During Google’s I/O Developer conference in San Francisco on Wednesday, Larry Page was asked how Google was going to work better with Oracle.
The issue is Android, which is written in a programming language called Java. Oracle gained control of Java when it bought Sun Microsystems in 2010.
That means that most Android applications are written in a form of Java customised for Android.
Oracle sued Google in 2010 for copyright and patent infringment over its use of Java in Android, and last May a jury ruled in Google’s favour. Developers worry they’ll be hurt as the two tech giants squabble.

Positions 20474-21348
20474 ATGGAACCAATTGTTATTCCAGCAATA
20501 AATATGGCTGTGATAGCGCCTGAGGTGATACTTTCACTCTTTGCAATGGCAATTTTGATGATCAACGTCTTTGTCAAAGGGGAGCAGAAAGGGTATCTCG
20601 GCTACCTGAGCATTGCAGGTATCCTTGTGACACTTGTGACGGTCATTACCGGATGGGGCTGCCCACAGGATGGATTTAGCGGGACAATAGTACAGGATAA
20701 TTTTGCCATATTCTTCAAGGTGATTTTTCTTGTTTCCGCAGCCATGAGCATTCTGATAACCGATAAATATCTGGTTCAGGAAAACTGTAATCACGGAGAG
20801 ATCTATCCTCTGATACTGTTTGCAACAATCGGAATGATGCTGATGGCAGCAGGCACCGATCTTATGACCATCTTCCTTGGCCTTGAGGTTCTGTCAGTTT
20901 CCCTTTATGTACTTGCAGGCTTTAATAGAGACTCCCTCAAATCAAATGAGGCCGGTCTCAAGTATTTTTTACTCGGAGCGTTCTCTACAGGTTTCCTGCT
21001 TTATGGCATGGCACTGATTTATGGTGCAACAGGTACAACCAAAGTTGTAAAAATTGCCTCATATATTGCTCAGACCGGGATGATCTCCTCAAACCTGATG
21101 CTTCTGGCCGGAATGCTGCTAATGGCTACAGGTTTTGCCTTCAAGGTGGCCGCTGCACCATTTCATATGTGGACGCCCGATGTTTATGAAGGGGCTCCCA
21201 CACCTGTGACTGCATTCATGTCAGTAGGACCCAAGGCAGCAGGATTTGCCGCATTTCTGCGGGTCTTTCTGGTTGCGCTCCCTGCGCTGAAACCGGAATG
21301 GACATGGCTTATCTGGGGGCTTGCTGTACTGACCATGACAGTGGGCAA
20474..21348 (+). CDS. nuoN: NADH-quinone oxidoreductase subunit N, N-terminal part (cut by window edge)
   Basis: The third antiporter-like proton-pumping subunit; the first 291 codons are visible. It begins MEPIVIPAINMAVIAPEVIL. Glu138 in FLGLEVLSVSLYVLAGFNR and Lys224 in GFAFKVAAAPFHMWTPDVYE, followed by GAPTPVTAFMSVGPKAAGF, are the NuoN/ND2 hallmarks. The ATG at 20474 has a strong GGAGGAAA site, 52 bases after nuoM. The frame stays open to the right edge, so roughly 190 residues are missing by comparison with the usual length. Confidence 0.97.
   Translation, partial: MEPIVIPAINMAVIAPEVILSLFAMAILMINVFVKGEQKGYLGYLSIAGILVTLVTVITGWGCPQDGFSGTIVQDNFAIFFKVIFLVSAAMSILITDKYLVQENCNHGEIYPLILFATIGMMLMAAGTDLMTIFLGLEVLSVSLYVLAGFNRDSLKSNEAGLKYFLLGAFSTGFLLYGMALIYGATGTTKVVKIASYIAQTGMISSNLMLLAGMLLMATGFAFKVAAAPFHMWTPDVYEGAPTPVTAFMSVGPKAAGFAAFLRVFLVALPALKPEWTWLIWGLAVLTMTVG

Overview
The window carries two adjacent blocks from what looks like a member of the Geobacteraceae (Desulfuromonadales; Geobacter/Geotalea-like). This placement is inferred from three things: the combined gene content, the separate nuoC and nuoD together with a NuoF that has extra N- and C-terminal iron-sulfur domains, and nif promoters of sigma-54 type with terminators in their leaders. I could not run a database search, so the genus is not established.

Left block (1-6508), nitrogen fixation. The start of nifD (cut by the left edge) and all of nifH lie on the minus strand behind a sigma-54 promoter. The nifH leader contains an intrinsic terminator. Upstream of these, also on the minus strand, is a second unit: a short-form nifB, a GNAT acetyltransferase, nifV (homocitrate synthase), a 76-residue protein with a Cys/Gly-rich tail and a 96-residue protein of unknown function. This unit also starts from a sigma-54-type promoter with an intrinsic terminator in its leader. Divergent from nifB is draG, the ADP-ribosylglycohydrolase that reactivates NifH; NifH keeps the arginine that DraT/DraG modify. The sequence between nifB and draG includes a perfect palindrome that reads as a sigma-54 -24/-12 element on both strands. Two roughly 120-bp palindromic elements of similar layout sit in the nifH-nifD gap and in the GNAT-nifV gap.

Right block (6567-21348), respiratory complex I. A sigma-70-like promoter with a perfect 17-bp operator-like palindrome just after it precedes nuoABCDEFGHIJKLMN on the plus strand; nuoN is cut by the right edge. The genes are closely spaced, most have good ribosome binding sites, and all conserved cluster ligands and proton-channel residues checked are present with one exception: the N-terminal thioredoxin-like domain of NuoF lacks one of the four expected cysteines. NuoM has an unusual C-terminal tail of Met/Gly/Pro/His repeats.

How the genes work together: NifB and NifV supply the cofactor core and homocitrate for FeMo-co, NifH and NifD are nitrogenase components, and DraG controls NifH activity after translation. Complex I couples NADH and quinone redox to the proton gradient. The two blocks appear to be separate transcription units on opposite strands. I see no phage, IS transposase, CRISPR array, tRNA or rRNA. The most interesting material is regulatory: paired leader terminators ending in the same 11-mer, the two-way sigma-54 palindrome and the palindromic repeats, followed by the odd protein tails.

Page didn’t have a great answer for that.
“We’ve had a difficult relationship with Oracle, including having to appear in court,” he quipped. “We’d like to have a positive relationship with them but that doesn’t seem possible. Money is more important to them than any kind of collaboration.”
He only added vaguely, “I think we’ll get through that. Android is very important to the Java ecosystem. We’ll get through that just fine, just not in an ideal way.”
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